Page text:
Toni Thomas, director of Toni Thomas Associates, defended her job performance.

"To me, my level of effort was pretty good," she said. She said she worked "putting up programs for youth and teens and seniors…to stay connected with re-located residents."

NOAH Group officials did not return calls seeking comment, but a Mid-City spokesman said the firm had "achieved all of their milestones" in its work.

Thomas contested Dwyer’s assertion that she and the other partners had fought over money.

"I was happy to work for what was allocated to me under the budget," said Thomas, who said she and a three-person staff were paid $9,000 a month for their work.

Dwyer said he expects residents to start moving into rental units at Henson Ridge this summer and into for-sale units sometime next year.

"Everything’s not fine," he acknowledged. "We don’t have plenty of time. ...[but] We’re confident we have enough time."

A housing authority spokesman said the agency hopes to introduce a new service coordinator on May 10.

However, former public housing resident Elaine Carter, who said she hopes to move into the new development, expressed discouragement last week.

"Right now, I’m just confused about the whole process," said Carter, who was president of the Stanton Dwellings Resident Council and participated in the Henson Ridge planning process. Carter said she hopes to accompany Patterson to a meeting with housing authority officials.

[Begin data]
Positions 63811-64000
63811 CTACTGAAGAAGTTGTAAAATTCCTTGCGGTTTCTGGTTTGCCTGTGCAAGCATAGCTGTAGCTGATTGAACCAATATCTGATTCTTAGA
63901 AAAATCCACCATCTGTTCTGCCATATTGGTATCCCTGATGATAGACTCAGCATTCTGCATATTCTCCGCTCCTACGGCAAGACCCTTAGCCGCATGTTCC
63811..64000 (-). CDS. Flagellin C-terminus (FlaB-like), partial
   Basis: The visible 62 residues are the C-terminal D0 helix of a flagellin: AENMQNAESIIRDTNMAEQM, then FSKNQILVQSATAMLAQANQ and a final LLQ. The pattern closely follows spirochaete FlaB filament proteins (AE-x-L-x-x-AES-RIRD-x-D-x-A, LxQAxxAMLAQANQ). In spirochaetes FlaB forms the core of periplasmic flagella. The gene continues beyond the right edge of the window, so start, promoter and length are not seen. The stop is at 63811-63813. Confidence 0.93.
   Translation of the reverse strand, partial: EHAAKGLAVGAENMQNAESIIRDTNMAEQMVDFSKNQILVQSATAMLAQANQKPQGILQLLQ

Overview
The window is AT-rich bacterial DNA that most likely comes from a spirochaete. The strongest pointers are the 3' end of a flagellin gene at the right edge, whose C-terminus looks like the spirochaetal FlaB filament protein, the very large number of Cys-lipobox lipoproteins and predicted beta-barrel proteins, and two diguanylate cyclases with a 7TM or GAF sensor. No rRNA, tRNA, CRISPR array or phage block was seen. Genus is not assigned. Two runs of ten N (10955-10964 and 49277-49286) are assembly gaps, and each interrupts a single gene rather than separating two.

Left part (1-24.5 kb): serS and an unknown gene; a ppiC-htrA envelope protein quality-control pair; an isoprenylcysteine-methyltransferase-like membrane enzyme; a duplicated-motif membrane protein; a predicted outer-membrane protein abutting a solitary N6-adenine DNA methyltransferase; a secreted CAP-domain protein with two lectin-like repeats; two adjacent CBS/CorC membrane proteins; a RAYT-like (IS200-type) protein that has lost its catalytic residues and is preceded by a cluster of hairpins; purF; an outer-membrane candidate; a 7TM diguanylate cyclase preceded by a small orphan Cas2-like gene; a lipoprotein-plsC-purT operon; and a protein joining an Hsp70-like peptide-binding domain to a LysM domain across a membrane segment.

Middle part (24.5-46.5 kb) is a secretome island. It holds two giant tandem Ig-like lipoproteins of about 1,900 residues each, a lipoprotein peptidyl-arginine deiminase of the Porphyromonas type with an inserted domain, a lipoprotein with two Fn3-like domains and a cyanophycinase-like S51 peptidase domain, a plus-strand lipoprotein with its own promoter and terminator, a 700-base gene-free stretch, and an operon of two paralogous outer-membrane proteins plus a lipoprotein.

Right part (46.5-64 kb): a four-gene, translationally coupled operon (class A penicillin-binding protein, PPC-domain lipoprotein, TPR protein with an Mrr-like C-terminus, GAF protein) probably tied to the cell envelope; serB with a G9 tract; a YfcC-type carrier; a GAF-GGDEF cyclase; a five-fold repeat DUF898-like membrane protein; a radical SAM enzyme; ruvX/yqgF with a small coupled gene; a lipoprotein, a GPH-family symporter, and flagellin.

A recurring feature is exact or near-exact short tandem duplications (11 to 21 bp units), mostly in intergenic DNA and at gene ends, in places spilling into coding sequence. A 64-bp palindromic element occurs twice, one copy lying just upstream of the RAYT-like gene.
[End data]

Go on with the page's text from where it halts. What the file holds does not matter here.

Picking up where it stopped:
"The bottom line is, they have a different agenda now than when we started out….I don’t know when anybody will be moving in, or if," she said.

Donna White, a spokeswoman for the U.S. Department of Housing and Urban Development, said there are no HUD rules governing a local housing authority’s decision to fire its HOPE VI service providers. She said HUD would ask the D.C. Housing Authority to submit a new plan for the agency’s review.

She also said HUD regulations make no provision for the agency to recover public funds spent by a local housing authority on a failed program.

"What we are concerned with is that services are being provided to residents," she said.

Copyright 2003, The Common Denominator